At the Barcelona Olympics in 1992, Bo Hanson made his Olympic debut becoming Australia's the youngest-ever rowing Olympian still aged eighteen. He rowed in the seven seat of the Australian men's eight who made the Olympic final and finished in fifth place. He held a seat in the Australian eight into 1993 and competed at the 1993 World Rowing Championships where the eight placed fourth.
In 1994 Hanson moved into Australian representative sculling crews. He was selected at stroke in the men's quad scull who competed at the 1994 World Rowing Championships in Indianapolis to a fourth place. Hanson and Duncan Free were constant in the quad into 1995 and were joined by Ron Snook with Hanson retaining the stroke seat. They finished in eight place at the 1995 World Rowing Championships. Hanson competed in his second Olympic Games at Atlanta 1996 where he won a bronze medal in the quadruple sculls  with Snook, Free and Janusz Hooker new to the bow seat.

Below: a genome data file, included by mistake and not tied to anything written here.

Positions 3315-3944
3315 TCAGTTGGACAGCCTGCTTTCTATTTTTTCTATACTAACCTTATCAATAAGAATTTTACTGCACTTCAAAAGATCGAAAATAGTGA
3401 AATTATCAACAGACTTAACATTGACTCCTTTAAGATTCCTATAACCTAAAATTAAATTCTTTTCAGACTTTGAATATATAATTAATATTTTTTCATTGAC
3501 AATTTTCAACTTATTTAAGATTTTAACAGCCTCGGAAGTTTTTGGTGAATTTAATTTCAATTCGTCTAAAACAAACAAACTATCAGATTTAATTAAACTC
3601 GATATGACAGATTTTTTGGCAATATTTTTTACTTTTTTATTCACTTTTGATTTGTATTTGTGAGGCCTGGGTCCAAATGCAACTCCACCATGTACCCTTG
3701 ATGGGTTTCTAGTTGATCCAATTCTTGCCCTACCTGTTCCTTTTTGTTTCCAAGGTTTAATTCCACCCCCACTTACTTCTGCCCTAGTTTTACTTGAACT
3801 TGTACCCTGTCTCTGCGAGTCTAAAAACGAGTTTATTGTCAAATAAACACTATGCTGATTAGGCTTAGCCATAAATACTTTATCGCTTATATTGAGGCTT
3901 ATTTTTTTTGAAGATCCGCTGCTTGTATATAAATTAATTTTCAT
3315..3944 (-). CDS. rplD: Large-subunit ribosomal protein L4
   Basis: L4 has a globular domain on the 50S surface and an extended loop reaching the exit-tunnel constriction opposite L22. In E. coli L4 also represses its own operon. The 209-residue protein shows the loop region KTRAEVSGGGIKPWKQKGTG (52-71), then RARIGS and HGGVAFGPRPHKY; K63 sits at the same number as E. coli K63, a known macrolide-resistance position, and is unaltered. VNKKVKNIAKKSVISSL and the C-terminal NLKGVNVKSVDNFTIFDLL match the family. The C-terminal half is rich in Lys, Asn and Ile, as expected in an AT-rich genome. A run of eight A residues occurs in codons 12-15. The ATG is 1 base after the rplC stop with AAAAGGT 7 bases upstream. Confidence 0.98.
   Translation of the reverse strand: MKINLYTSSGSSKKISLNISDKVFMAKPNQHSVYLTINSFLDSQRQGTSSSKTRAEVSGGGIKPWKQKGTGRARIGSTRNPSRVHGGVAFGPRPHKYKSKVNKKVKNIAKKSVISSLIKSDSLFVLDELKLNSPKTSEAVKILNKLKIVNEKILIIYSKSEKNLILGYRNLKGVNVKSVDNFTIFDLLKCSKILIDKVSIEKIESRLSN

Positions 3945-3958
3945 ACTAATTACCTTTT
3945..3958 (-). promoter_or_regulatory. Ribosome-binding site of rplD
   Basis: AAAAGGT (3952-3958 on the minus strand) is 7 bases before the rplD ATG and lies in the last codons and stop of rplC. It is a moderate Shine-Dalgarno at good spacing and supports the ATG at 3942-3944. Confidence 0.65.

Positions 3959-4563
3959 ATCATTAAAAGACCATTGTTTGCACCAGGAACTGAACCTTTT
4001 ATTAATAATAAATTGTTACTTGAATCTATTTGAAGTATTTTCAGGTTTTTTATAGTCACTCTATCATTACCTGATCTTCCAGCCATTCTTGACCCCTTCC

Hanson took a break after Atlanta and then moved back into sweep oared boats in 1998 and again into representative contention. Australia's prominent crew of the early nineties, the Oarsome Foursome were in their first year of a post Olympics comeback in 1998 and they raced in coxed boats. Together with Ben Dodwell and the twins Geoff and James Stewart, Hansen moved into the Australian men's coxless four with their eyes on a 2000 Olympics campaign. They were up against the gun British foursome including Steve Redgrave and Matthew Pinsent. At the 1998 World Rowing Championships Hanson and the Australian coxless four finished in fourth place. At the 1999 World Championships in St Catharines Canada, they won a silver medal behind Great Britain.